Spatial diffusion is the process by which an idea or innovation is transmitted between individuals and groups across space. It enables dispersion of concepts or things from a central point of origin to other locations that may or may not be directly connected. There are two main types of spatial diffusion: relocation diffusion and expansion diffusion.
Relocation diffusion occurs when people migrate from one place to another, thereby transferring an idea or innovation to a new location. A good example is the European migration to the Americas, which resulted in the spread of many aspects of the European culture, according to UC Santa Barbara.
Expansion diffusion, on the other hand, is the spread of an idea or innovation through a fixed, non-migrating population. It is subdivided into two main subtypes: contagious diffusion and hierarchical diffusion. Contagious diffusion refers to the dissemination of an idea or innovation from one individual to neighbors or other adjacent individuals. It resembles the spread of a contagious disease. UC Santa Barbara cites the spread of the metric system throughout the world as a prime example of contagious diffusion.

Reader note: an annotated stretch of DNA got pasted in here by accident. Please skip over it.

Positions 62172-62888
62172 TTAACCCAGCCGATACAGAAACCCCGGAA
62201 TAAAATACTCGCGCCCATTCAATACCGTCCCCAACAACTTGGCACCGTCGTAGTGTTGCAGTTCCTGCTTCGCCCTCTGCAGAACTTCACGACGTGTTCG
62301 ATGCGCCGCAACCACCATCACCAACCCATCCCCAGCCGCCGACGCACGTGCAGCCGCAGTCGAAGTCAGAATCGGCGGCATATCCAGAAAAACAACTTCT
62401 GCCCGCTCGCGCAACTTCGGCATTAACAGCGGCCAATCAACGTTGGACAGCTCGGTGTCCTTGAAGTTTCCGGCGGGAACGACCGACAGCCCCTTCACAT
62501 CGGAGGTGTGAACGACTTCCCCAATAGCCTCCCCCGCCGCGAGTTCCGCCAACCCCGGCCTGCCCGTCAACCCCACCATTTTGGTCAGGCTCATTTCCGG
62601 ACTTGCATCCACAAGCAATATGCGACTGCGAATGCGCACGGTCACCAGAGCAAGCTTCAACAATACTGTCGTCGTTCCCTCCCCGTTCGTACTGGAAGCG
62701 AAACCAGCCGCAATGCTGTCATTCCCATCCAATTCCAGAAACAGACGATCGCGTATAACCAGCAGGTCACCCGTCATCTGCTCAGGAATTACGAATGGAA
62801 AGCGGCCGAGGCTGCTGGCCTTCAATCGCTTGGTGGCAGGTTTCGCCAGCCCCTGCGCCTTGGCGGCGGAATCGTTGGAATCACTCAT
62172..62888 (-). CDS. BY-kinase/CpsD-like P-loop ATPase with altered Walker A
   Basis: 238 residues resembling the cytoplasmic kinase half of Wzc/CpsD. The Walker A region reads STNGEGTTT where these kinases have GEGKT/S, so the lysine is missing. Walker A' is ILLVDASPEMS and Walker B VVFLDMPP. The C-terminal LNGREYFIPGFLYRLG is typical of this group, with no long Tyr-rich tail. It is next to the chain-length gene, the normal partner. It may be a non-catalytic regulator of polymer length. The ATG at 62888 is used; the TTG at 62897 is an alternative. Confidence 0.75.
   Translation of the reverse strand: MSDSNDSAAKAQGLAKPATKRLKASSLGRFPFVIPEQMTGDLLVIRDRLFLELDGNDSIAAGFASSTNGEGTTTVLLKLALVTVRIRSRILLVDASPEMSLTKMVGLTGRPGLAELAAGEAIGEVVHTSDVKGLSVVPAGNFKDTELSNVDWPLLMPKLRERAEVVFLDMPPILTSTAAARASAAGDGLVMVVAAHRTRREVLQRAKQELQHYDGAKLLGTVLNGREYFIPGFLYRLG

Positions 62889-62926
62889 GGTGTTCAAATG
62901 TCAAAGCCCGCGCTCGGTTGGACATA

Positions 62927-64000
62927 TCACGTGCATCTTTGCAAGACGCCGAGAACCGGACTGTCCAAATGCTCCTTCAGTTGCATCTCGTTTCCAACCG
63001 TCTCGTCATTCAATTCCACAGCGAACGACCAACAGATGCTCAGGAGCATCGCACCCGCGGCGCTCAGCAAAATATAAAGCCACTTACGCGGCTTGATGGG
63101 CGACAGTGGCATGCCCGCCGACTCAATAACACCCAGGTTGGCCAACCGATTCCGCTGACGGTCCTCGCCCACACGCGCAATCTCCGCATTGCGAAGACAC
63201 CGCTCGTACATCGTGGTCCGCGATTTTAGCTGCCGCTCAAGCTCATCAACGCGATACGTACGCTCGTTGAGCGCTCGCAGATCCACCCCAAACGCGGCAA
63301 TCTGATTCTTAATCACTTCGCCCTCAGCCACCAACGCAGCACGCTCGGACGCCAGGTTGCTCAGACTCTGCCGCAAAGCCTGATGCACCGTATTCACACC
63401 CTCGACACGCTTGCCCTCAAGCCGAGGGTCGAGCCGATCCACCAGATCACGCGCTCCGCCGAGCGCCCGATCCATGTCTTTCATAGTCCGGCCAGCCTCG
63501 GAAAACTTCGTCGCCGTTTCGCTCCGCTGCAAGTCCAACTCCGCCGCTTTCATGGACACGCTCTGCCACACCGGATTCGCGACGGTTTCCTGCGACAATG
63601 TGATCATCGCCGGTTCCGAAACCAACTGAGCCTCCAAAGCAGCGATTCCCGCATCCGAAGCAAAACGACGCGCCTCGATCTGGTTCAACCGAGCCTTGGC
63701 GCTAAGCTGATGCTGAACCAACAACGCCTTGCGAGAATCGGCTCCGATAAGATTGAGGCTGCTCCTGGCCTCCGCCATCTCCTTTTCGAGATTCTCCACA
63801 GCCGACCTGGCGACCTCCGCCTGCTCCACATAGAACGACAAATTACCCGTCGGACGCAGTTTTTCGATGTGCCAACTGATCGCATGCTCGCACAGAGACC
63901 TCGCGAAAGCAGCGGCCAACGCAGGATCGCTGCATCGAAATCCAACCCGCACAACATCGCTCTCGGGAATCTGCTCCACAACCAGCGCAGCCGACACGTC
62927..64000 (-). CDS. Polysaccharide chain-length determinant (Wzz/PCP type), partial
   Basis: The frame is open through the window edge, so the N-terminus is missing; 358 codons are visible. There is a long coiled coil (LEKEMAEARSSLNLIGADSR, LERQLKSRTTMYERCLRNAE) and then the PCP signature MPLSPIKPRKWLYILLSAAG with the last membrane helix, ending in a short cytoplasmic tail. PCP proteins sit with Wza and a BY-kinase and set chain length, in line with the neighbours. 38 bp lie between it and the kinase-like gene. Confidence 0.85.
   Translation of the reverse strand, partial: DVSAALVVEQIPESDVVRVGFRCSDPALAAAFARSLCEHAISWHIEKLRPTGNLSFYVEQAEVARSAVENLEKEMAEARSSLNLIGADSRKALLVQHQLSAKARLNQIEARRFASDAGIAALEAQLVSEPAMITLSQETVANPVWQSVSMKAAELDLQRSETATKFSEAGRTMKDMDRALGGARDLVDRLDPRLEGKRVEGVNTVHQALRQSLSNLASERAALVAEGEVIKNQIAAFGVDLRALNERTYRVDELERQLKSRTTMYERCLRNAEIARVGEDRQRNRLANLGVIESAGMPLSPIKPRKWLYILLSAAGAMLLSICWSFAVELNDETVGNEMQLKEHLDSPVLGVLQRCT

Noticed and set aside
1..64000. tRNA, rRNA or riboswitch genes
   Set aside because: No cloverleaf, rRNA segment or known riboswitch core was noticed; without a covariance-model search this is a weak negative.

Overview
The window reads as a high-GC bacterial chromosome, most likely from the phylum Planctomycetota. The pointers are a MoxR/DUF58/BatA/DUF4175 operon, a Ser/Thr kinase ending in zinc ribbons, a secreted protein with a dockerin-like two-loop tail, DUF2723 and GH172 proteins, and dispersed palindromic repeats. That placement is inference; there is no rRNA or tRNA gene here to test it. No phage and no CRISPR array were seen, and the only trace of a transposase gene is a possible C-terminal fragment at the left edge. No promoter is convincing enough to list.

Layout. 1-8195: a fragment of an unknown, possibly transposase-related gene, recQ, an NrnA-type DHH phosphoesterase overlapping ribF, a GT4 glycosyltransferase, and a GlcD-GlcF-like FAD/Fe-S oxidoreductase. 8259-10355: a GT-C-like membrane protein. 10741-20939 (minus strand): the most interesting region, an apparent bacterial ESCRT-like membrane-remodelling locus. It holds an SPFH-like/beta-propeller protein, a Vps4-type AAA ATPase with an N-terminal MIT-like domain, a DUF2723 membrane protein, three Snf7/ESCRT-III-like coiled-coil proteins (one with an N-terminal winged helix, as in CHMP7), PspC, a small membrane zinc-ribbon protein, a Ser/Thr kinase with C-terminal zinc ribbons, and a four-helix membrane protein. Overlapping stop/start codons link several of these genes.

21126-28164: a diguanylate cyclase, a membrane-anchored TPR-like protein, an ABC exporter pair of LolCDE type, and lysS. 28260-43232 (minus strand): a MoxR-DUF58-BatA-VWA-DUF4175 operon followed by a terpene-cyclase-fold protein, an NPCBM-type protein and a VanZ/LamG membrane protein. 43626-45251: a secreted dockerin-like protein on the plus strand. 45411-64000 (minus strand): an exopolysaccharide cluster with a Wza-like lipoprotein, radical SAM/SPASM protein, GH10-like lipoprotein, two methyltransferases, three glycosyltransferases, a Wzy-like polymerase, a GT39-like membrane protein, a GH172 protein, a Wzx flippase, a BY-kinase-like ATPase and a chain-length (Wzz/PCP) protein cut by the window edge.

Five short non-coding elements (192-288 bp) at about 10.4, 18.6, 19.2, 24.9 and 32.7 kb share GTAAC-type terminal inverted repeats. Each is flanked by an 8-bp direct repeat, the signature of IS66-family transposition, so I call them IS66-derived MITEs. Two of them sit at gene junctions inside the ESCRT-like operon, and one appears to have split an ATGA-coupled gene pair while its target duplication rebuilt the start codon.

Lastly, hierarchical diffusion occurs when an idea or innovation leapfrogs from one individual, group or location to another without affecting the spaces in between. For instance, a culture may spread from one urban center to another through communication technologies and then trickle down to the rural areas in between. The spread of fashion is a good example of this, according to Montgomery County Community College.